It’s simple to plan your own walking tour of the city center, where most of the historical sites are concentrated. Free maps are available at the Munich Tourist Office and at most hotel desks. Several good city tour books are also available at local bookstores, such as Hugendubel.

Local Tours


The following tours are among the many offered in Munich. Some, however, go on hiatus or have shortened schedules during the winter months. For the most up-to-date information on availability, times and tour options, visit any of the Munich Tourist Office locations. All of the tours listed below are in German and English.

Panorama Tours offers several city sightseeing (Stadtrundfahrten) bus tours of Munich. In addition to a basic tour, you may also choose to visit the Olympic area, Nymphenburg Palace or the Bavaria Film Studios. Panorama also runs day trips to popular spots like Berchtesgaden, Salzburg, the Dachau memorial site and the royal castles of Neuschwanstein and Linderhof. For information and tickets, contact Panorama, Arnulfstrasse 8, phone 591-504, or any hotel concierge.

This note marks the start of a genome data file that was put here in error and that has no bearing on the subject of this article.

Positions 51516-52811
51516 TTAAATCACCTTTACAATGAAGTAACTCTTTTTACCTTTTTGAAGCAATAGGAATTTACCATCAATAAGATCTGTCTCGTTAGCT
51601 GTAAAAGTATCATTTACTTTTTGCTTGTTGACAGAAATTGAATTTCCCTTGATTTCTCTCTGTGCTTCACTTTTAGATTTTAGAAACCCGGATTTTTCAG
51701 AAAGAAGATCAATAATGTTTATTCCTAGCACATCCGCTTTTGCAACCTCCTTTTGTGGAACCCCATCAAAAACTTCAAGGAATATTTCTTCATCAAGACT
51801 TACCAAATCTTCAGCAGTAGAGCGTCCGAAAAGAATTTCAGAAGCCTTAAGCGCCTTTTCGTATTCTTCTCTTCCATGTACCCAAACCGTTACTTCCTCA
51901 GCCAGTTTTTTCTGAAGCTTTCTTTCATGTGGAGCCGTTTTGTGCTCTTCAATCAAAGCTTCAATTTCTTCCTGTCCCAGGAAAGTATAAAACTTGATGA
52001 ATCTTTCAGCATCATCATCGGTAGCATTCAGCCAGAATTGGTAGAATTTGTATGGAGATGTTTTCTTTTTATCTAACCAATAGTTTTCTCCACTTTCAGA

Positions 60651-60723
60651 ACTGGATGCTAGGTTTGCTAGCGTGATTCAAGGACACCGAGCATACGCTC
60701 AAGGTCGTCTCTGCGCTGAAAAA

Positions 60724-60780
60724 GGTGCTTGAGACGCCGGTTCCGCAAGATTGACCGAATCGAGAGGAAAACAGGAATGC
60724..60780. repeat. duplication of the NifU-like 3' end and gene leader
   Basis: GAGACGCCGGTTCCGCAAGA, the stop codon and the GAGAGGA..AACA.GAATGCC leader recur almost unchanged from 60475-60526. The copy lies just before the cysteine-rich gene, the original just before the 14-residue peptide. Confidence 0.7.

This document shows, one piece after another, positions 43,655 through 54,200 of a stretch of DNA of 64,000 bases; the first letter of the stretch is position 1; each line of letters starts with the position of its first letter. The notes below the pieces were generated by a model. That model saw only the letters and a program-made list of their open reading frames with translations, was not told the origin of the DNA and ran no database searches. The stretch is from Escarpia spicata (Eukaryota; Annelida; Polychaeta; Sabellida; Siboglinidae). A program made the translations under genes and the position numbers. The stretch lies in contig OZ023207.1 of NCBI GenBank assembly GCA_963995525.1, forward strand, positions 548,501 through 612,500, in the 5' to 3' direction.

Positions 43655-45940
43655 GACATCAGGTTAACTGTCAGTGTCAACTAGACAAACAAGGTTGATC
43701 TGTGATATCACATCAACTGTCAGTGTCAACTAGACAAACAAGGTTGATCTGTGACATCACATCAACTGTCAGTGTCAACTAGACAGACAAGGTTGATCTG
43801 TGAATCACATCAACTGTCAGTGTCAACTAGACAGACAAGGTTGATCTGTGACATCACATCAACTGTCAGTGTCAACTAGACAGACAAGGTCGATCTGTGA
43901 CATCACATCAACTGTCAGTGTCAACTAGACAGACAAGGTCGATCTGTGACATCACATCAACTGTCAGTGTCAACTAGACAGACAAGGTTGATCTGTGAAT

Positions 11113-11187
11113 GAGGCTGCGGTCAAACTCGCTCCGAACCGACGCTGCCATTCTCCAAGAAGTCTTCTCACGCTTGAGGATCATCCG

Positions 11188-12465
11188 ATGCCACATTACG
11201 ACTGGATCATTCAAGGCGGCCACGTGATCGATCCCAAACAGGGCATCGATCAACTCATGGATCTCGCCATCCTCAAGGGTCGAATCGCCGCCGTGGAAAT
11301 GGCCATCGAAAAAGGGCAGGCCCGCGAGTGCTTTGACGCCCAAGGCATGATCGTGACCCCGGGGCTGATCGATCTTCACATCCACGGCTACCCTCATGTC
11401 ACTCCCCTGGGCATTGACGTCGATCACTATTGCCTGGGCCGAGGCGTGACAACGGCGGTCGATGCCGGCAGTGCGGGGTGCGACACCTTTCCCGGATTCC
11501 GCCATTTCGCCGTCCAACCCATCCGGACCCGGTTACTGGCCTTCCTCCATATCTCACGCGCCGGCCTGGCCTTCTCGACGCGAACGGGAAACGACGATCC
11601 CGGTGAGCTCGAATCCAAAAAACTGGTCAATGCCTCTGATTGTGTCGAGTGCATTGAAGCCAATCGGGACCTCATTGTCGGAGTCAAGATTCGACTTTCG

Radius Touristik operates group tram, bicycle and walking tours of the city. Rofanstrasse 48, phone 4366-0383. This is also the place to rent bicycles if you decide to explore Munich on your own. They have 100 white-and-blue bicycles for rent at the Hauptbahnhof near Tracks 30-36. Daily May-October 10 am-6 pm. Phone 596-113.

Spurwechsel offers a variety of theme-oriented bicycle tours, including city sightseeing, a tour of political sites and a beer tour. Tours by foot and tram are also available. Tours are given in German, English, French and Spanish. Must be booked in advance. Phone 692-4699.

Mike’s Bike Tours is run by a U.S. citizen who has lived in Munich since 1993. He guarantees you’ll be glad you joined him for the roughly three-hour tour. Daily tours leave from the east end of Marienplatz beneath the Old City Hall’s tower. For more information and up-to-date tour times, call 651-4275.

Munich Walks offers walking tours in English. The “Discover Munich” tour explores city sites, and the “Third Reich” tour looks at Munich’s links to Hitler. Meeting point is outside the main entrance to the Hauptbahnhof, near the Munich Tourist Office. For the latest information and tour times, call 0177-227-5901, or pick up a leaflet at the Munich Tourist Office.

For something different, Lohnkutscherei Holzmann offers horse-drawn carriage rides through Englischer Garten and Munich’s Old Town. Call 180-608 for more information.